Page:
But for Wells the train and streetcar protests were the starting point. I think it served as her first run-in with brute force and power in her own life. It was at a time when she was doing really well. She was well-educated and she had a new job; she was excited and she was young and doing her very best; I mean she was being a good citizen. And then in the midst of that she gets targeted and called names in court, when she had the bravery to go in there and sue for her rights. So for her I think it was one of her very first political lessons in this time period: that even when people are doing their best they may not be defended, they may not be embraced. In fact, doing your best may make you a target. It helped her, I think, in her later work to lend the critical eye of her own experience to the wider question of lynching, racial violence, and women’s rights.

For Du Bois, it is tough for me to know exactly how he felt about this particular protest, given that I don’t have it from him written down, but I do know that he saw segregation as awful. He is a lovely spokesperson for this time period in terms of how it felt and how it was particularly demeaning, because he always has that lovely insider-outsider eye on the African American experience in the South, and he served as a really great narrator for that experience in particular. But I hope the book doesn’t just stop there; I hope the book does more to tell us about other folks and their struggles against segregation.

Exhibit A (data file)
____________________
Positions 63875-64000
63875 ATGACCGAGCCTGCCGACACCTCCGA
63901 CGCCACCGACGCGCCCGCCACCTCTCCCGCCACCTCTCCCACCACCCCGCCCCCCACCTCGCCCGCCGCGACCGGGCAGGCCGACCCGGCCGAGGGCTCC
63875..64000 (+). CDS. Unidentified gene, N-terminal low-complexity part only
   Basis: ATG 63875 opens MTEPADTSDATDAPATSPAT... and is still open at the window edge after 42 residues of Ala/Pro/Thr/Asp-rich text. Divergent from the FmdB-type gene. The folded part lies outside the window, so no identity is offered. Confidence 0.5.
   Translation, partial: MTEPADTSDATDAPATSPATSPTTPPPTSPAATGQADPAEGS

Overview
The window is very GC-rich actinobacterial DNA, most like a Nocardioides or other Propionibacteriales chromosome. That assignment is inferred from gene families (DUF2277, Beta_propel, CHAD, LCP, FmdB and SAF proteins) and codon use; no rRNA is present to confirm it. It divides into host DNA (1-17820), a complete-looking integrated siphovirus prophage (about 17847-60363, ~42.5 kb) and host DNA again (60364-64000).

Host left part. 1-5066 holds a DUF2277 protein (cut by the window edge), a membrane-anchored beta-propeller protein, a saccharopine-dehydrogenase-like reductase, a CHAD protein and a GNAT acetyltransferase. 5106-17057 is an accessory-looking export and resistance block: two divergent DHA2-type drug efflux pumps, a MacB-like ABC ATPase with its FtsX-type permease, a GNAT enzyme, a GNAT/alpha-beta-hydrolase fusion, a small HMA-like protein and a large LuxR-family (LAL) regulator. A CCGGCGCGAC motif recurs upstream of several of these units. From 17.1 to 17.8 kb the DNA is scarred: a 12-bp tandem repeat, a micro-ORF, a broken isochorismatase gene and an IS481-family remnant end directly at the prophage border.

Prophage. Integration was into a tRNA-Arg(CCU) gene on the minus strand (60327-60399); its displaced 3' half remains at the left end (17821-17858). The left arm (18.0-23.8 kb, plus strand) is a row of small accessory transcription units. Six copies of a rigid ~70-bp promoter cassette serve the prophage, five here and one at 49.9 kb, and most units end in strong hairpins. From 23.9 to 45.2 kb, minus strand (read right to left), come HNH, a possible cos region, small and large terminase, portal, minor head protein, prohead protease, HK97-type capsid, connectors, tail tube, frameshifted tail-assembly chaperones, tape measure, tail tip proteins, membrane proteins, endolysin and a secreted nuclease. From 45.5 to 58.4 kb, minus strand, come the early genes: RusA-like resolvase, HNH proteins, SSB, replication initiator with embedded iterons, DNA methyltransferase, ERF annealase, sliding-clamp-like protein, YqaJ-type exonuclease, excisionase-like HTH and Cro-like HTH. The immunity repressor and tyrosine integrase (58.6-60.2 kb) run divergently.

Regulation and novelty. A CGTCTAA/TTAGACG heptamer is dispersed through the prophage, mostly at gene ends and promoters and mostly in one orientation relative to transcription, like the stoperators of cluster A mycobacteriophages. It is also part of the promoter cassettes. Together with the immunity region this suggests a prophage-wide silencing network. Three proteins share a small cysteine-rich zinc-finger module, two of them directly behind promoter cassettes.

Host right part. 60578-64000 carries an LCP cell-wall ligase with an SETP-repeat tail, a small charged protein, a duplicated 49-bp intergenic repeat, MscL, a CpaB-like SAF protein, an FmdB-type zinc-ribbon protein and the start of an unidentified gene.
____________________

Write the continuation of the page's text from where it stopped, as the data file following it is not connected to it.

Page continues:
PA:  African Americans also found themselves caught in the conundrum that fighting segregation in court wasn't a sure way to win their rights.

BLAIR KELLEY:  I would put it this way. The issue of Frederick Douglass being approached by the Citizen’s Committee in New Orleans was really interesting, given that he had the foresight to know that it might not work, that this could go in the wrong direction. Douglass had a much longer historical sweep and a longer understanding of the disappointments of the courts, being a person who lived through Dred Scott. It must have been truly awful to experience a court engaged in the wholesale stripping of African American rights in that decision. Douglass sort of saw Plessy coming down the line, that this was not going to go in the right direction. And it’s pretty amazing that I was able use him as a key reference point in the Plessy decision, reminding us of an earlier struggle, but also with an awareness that history doesn’t always have to move toward progress.